This nest also had two small young, which, after a severe thunder shower and wind, disappeared. Their home was a most unusual one. It was in an ordinary situation, six or eight feet up a sapling. But near by in the swamp was a willow bush which was just getting past its flowering by the middle of May, when the cuckoos began to build. Instead of picking up sticks and making a platform so frail that one could see the eggs through it from below, these birds had constructed a big, soft, nest, very deep, though flat on top, almost entirely out of willow catkins and down. They deserved better fortune than to have their young blown out of such a palatial nursery-for a cuckoo!—and drowned. But this is the lot of many a young bird, even from the best of bird homes.

We have two kinds of cuckoos—Black-billed and Yellow-billed, which are hard to tell apart, unless one gets very near them, which is not easy to do. They are shy, retiring birds, and keep mostly in the thick foliage. Bird students seldom have a better chance to examine a cuckoo in life and see how useful a tribe these birds are than did a certain company of young ladies. I was giving a bird lecture at Bradford Academy, Mass., and the next morning took an early bird walk with a party of the girls and a teacher. Beside the path was a wild cherry tree which was stripped bare of foliage and contained the nest of the despoilers, some sort of canker worm or caterpillar. Perched beside this was a Black-billed Cuckoo, breakfasting. We were all within twenty feet of it, and watched it for some minutes eat worm after worm, which it took from the nest. If we could only raise cuckoos enough, we might conquer the gypsy moth, that most expensive pest.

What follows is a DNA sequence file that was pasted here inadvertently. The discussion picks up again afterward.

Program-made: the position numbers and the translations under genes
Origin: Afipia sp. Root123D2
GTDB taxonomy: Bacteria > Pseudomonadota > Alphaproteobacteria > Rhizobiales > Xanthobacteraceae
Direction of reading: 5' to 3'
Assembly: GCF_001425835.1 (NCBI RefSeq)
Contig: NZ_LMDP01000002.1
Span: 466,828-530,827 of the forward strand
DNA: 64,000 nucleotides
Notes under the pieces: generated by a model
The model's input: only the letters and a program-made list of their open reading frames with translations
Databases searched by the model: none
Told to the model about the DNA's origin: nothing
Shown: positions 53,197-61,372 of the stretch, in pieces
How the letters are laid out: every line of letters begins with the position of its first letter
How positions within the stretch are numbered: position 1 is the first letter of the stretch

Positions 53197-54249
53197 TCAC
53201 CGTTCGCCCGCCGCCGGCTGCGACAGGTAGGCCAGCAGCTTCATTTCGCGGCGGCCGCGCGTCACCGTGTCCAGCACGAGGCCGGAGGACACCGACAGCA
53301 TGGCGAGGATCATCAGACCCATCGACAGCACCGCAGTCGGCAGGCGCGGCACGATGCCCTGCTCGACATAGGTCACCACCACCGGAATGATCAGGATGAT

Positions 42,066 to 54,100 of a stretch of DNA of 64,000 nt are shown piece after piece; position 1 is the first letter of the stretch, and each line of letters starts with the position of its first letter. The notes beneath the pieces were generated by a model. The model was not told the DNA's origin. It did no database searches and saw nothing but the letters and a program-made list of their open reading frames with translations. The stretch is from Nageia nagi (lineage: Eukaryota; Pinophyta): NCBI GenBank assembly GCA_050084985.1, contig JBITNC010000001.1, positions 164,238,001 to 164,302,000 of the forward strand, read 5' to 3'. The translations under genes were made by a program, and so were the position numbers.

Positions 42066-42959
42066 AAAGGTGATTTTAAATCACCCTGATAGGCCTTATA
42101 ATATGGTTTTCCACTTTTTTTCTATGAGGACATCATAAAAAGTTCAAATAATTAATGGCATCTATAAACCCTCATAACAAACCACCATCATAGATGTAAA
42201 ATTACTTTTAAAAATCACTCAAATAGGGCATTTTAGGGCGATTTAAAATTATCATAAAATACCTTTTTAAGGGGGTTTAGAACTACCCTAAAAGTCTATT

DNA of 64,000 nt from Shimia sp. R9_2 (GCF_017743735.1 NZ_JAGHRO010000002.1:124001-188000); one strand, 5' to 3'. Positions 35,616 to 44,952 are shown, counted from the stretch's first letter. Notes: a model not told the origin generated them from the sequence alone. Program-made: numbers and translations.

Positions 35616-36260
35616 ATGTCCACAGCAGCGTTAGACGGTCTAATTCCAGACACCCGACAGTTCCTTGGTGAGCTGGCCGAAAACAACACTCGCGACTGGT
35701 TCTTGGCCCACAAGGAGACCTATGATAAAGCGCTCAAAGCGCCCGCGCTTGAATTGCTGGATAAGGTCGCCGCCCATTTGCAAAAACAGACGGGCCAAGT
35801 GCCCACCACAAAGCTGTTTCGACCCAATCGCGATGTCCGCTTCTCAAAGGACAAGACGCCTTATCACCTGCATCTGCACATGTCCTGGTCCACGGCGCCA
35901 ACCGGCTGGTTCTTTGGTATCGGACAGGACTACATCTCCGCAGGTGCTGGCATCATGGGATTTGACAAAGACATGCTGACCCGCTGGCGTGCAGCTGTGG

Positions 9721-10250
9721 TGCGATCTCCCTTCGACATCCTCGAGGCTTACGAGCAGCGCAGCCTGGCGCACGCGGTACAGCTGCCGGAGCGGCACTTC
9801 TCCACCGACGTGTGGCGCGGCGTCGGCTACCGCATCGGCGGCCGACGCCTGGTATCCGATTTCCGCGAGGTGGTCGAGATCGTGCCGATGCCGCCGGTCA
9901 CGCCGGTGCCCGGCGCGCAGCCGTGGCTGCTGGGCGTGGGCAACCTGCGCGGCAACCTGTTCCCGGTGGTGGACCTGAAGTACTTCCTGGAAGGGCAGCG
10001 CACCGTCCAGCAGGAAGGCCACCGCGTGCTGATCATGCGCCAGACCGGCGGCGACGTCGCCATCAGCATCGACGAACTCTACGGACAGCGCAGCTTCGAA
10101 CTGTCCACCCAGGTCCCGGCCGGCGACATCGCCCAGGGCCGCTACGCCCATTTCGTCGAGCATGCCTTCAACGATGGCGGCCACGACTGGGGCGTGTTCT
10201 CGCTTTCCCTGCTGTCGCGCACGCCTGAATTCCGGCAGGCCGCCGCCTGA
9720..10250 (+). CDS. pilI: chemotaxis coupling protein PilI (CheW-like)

Were it not for the loud, harsh "cow-cow" notes of the cuckoos, we certainly should think them much rarer than they are.. But they are both all too scarce, and generally the Yellow-billed kind has seemed to me the rarer of the two. When I have hunted for their nests I usually have had no success. But now and then I have happened upon a nest of either kind when I was least expecting it. Though I have found more nests of the Yellow-billed in old, retired orchards, I have also found the Black-billed breeding in such places, and I am not sure that they differ materially in the sorts of places which they frequent.

The very opposite in temperament is the Belted King-fisher, our only species of this interesting sub-order. No bird is more conspicuous than this most royal fisherman of all our small land birds, sounding its loud rattle as it flies over land or stream, or perching on some conspicuous stub by the shore from which it can watch for the small fish to rise to the surface. Suddenly it plunges headlong into the water with a loud splash, and, emerging, flies off -with a triumphant announcement, like the hen, which tries to publish world-wide the glorious fact that she has laid an egg.